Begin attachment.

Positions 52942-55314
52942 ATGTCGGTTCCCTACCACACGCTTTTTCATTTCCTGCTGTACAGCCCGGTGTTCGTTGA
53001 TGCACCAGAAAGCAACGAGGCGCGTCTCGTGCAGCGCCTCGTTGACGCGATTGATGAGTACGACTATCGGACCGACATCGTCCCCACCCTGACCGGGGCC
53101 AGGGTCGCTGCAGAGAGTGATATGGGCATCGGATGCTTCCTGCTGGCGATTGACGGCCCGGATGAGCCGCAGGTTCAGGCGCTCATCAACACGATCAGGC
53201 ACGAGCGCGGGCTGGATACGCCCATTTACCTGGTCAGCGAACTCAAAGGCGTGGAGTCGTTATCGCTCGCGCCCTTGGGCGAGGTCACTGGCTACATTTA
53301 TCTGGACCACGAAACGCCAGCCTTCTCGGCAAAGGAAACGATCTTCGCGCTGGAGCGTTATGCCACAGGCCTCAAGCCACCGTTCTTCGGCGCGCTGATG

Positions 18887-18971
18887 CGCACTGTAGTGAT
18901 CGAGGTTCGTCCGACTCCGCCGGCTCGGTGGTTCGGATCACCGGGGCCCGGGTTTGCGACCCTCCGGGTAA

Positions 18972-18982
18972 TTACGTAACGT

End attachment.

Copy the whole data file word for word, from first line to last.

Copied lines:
Positions 52942-55314
52942 ATGTCGGTTCCCTACCACACGCTTTTTCATTTCCTGCTGTACAGCCCGGTGTTCGTTGA
53001 TGCACCAGAAAGCAACGAGGCGCGTCTCGTGCAGCGCCTCGTTGACGCGATTGATGAGTACGACTATCGGACCGACATCGTCCCCACCCTGACCGGGGCC
53101 AGGGTCGCTGCAGAGAGTGATATGGGCATCGGATGCTTCCTGCTGGCGATTGACGGCCCGGATGAGCCGCAGGTTCAGGCGCTCATCAACACGATCAGGC
53201 ACGAGCGCGGGCTGGATACGCCCATTTACCTGGTCAGCGAACTCAAAGGCGTGGAGTCGTTATCGCTCGCGCCCTTGGGCGAGGTCACTGGCTACATTTA
53301 TCTGGACCACGAAACGCCAGCCTTCTCGGCAAAGGAAACGATCTTCGCGCTGGAGCGTTATGCCACAGGCCTCAAGCCACCGTTCTTCGGCGCGCTGATG

Positions 18887-18971
18887 CGCACTGTAGTGAT
18901 CGAGGTTCGTCCGACTCCGCCGGCTCGGTGGTTCGGATCACCGGGGCCCGGGTTTGCGACCCTCCGGGTAA

Positions 18972-18982
18972 TTACGTAACGT